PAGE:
Remembering Nora EphronShe was big on dreams, on making dreams into reality.
Nora Ephron died last week. Ephron, 71, was a gifted American journalist, screenwriter, playwright, novelist, producer, director and humorist.
A screenwriter of romantic comedies, she created “Sleepless in Seattle,” “You’ve Got Mail” and “When Harry Met Sally.” The film “Julie and Julia,” about Julia Child and a young New York woman who vowed to cook each of Ms. Child’s recipes, gave Ephron opportunity to indulge her deep interest in food and cooking.
Ephron was a fine essayist, published world-wide. Her fans claimed she changed their lives. Women authors who never met her considered her a mentor.
Nora Ephron wrote with brilliance, intuition and humor. She wrote no matter what was going on in her life, sometimes about the least of issues-- demonstrating that often it is little things that prompt words to make their way onto the page.
One of Ephron’s books was titled, “I Feel Bad about My Neck,” a quirky title from a quirky author.
Her wit extended to merciless self-description, whether on the appearance of her neck or her views on wearing a bikini or her choice of having her hair styled twice weekly in lieu of therapy.
In a commencement address at her alma mater, Wellesley, Ephron once said, “Above all, be the heroine of your life, not the victim.” I can imagine those words from the vibrant, personable—and famous—Nora Ephron impacting eager graduates. She did not believe in being the victim, though during her lifetime she encountered situations that could have discouraged her from being the heroine in her own life.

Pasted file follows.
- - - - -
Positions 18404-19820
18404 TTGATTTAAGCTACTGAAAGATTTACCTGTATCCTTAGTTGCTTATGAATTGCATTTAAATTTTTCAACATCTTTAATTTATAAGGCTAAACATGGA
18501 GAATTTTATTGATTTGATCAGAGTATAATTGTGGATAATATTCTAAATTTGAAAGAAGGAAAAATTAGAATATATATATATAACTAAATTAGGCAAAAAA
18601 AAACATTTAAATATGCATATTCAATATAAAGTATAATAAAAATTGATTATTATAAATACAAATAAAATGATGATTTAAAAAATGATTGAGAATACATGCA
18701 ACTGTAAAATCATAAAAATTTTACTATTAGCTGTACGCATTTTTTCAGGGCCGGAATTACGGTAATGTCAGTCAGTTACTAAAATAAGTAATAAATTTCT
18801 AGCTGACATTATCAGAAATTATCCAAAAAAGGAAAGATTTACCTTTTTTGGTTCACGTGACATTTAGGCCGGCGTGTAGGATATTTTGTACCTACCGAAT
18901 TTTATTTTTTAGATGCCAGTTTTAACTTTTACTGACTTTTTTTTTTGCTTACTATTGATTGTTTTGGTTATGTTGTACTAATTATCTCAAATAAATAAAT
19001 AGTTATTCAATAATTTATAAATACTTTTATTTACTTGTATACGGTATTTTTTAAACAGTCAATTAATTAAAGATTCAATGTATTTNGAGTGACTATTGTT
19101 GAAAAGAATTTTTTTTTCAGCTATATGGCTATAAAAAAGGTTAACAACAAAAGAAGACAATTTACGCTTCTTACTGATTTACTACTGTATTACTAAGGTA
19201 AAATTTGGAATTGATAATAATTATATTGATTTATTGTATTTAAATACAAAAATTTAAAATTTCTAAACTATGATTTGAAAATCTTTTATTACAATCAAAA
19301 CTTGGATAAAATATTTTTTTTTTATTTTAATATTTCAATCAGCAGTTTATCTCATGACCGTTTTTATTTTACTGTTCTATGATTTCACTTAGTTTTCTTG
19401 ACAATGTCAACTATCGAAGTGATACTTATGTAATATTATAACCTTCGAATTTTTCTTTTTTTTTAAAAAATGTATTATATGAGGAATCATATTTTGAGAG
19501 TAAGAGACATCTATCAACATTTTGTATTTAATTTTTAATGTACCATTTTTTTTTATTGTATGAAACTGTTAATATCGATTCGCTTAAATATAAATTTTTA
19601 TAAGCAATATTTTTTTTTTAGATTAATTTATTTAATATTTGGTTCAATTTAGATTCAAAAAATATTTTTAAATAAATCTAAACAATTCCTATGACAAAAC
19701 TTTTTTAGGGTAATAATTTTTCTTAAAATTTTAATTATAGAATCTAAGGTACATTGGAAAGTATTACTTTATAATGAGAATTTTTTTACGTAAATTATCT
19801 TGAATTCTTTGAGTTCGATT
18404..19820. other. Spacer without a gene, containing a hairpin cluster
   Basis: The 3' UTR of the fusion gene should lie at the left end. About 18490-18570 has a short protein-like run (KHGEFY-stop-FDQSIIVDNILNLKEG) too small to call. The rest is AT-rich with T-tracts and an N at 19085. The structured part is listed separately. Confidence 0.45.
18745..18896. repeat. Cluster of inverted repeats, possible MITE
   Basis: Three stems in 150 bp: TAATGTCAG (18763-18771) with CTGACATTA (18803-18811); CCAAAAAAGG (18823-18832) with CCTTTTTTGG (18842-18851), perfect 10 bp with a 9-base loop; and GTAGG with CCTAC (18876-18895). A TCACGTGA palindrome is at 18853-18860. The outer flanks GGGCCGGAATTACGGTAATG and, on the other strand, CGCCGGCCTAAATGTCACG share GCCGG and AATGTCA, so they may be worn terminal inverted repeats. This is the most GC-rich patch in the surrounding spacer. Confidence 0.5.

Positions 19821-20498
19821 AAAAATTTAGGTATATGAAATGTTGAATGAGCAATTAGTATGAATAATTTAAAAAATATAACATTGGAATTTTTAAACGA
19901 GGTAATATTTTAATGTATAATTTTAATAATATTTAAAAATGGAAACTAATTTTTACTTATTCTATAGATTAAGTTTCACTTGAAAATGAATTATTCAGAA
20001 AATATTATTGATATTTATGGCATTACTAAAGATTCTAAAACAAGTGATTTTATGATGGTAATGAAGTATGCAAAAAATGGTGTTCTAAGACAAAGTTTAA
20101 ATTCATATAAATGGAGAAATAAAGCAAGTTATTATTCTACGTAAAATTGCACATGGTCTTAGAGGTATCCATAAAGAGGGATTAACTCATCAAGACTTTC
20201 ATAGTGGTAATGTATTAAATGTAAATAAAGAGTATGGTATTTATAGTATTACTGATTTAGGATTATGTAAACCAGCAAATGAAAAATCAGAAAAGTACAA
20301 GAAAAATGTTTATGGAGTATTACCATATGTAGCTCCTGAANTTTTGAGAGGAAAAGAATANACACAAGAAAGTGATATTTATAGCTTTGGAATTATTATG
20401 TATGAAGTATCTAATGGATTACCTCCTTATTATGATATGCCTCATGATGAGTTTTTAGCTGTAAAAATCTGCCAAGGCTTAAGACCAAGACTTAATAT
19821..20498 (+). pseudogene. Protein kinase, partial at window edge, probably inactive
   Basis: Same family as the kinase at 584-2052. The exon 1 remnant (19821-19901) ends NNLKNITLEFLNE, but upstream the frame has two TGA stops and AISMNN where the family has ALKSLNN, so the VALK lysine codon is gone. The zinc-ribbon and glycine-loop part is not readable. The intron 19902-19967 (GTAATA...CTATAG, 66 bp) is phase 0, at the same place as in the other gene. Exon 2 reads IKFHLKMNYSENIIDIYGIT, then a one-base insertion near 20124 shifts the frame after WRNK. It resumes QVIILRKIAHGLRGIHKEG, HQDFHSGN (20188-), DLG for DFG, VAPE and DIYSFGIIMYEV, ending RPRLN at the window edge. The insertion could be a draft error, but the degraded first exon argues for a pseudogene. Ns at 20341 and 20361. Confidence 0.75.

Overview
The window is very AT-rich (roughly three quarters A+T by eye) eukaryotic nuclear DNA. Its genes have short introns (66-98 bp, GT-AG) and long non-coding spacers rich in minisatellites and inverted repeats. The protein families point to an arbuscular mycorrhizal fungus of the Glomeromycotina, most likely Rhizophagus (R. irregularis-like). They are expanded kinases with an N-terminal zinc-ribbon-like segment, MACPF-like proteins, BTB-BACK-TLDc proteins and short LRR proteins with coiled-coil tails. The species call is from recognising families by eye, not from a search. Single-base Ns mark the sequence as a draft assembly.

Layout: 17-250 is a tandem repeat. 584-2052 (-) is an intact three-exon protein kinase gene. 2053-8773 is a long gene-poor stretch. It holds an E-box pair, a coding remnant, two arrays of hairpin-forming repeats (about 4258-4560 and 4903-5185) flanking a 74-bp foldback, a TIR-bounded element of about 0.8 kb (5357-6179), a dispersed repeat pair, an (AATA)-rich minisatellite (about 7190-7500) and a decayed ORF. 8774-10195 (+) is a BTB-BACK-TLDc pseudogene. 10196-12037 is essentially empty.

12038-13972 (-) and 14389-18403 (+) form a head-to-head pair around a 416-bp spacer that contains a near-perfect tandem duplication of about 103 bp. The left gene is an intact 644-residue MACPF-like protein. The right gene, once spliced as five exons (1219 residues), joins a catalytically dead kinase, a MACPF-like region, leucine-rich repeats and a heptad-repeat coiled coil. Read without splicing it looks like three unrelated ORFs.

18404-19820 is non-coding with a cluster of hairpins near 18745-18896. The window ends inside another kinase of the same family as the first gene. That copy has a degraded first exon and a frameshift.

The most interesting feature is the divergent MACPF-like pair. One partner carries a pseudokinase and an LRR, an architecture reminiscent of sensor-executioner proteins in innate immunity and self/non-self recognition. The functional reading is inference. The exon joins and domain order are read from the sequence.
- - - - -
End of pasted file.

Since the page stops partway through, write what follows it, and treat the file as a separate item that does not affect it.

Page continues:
In the film “Heartburn,” one of Ephron’s characters says, “You can settle for reality, or you can go off like a fool, and dream another dream.” The line exemplified her approach to life. She was big on dreams, on making dreams into reality. She credited her mother with instilling in her the desire to work, to make something of herself.
Nora Ephron was ill with cancer for several years, but until her illness progressed, her choice was to tell few people that she was sick. After all, she still had work to do. However, her awareness of her precarious health led her to prompt others—especially women—to remember their vulnerability.
“You get to a certain point in life where you have to realistically, I think, understand that the days are getting shorter, and you can’t put things off thinking you’ll get to them someday. If you really want to do them, you’d better do them.”
Nora Ephron packed an amazing amount of living into her 71 years—too much to imagine. Considering her gifts, her legacy, I find myself sitting here wondering what I want to do as my own days get shorter. What do I want to pack into the time that’s left? What reality? What dream? Whatever it is, I’d better get to it.